Welcome Congregants of the Blogosphere!
You have stumbled upon a brand new blog. It is a sometimes serious, but always real attempt to return religious vocabulary back to its rightful roots. And if the roots are rotten, we’ll creatively reimagine these words so that they work for us now, in the 21st century. You know many of the major religions as well as secular humanism tout lofty goals, such as moving towards a harmonious interdependence of the world’s inhabitants (since forever), whilst quibbling over dogmas and dictums. Here is where they can come and get a soft nudge or a solid knock upside the head, depending on whether they are the feather or the 2×4 variety of person, and we can get comfort or empowerment or meaning or whatever it is we’re looking for.
This almanac will include, but is not limited to:
* Providing you with brief but accurate and researched information about particular aspects of the world’s religions to fodder questions and discussion (will vary daily on how the spirit moves me.)
*Sharing my own personal musings on the sacred journey or anything related to the collective spiritual quest (this could mean outlining various meditation techniques or what it means to be in a faith community or probing the nature of serendipity…).
*Religion is a word that has been used and misused ad nauseum. Its definition, its meaning, is very simply that which binds us together. The religion of this blog is: compassion, an openness to others’ beliefs and ideas (or at the very least, let’s not get nasty) and exploring ways to engage in the simple daily practices of spiritual fitness.
Finally, while I am a highly trained theologian, you can try this at home. I can wax theological with the best of them, using big academics words like hermeneutics and exegesis, and I like to, at times. But mostly, people’s eyes glaze over.
I am committing to blogging daily while reserving the right to an occasional lapse, for excuses such as : the Sabbath (everyone needs a rest), illness that raises my temperature or upsets my digestive tract, a paying gig, or a TIC (Teenager in Crisis, one of mine).
My oath to you: I will not daunt, I will not proselytize. I take my opinions seriously until I change them, at which point, I take those opinions seriously.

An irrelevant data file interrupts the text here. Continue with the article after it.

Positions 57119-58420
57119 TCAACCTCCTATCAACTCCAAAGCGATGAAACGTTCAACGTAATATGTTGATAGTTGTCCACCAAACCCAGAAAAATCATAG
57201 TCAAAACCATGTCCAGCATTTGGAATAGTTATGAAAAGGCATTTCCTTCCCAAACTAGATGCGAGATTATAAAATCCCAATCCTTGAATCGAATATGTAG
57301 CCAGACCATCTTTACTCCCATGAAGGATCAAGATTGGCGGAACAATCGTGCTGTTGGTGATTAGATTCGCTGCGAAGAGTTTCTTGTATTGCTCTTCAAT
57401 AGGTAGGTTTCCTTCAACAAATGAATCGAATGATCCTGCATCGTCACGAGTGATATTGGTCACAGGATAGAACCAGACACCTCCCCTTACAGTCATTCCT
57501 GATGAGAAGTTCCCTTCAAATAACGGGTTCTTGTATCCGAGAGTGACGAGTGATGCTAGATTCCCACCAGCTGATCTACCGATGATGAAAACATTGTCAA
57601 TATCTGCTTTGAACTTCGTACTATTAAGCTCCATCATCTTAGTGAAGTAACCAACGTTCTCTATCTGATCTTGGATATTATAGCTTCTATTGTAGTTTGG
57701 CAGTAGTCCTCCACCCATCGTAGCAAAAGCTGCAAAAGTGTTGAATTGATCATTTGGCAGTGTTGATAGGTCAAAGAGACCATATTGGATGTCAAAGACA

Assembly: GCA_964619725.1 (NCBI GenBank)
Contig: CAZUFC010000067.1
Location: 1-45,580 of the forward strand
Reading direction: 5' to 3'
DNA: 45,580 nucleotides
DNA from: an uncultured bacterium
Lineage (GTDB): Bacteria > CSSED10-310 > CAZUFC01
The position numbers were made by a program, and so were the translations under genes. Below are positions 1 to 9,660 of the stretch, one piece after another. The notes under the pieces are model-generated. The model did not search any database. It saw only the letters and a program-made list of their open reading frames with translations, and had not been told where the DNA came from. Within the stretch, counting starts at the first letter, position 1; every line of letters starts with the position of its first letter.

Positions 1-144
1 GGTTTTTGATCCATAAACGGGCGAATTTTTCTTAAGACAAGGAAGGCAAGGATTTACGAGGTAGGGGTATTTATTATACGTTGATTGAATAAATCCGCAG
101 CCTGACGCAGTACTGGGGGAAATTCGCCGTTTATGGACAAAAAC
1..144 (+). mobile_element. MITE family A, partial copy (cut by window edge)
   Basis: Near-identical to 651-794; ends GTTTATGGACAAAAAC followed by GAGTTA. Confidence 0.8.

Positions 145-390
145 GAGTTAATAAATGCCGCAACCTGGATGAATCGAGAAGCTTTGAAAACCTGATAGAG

I am Nun Tuck, because I can’t be Friar Tuck. I’m a girl, and while I’m not a Catholic and only play a nun on this blog, the Good Friar and I share four important things in common:
1. I too would much prefer the company of a community of outlaws enforcing a little social justice to a band of self-satisfied complacent Sunday morning hypocrites.
2. Now while stealing from the rich to give to the poor may sound to some as Anti-American sentiment (can you say “Bolshevik Plot?”) many of us are sufficiently outraged by the unadulterated avarice of the past several years/decades to think this perpetually populist idea particularly poignant (take that, Peter Piper).
3. Both of us enjoy a full glass or two from the fruit of the vine (not too picky about the vine) served with any generous volume of carbohydrates. We continue to attempt to live simply and faithfully (lots more on future blogs regarding this) but alas, the flesh is weak.
4. While friendly and gregarious (we are in the business of saving souls after all), we are fiery by temperament. Friar Tuck was expelled from his order due to a lack of respect for authority, and I chose to leave my childhood denomination as the chasm between the choices made by the church’s hierarchy and true care and concern for its people became too great. If authority wants to be respected, it has to earn it.
The Almanac is simply a nod to another historic figure, Benjamin Franklin (one to whom I give Rock Star status) and his version of an 18th century blog of sorts, Poor Richard’s Almanac.
Tomorrow’s post: “Does it matter what you call yourself?”
Book Pick of the Day: Bird by Bird by Annie Lamott
Quote from the Book of the Day: “My Al-Anon friend told me about the frazzled, defeated wife of an alcoholic man who kept passing out on the front lawn in the middle of the night. The wife kept dragging him in before dawn so that the neighbors wouldn’t see him, until finally an old black woman from the South came up to her one day after a meeting and said, ‘Honey? Leave him lay where Jesus flang him.’ And I am slowly, slowly in my work-and even more slowly in real life-learning to do this.”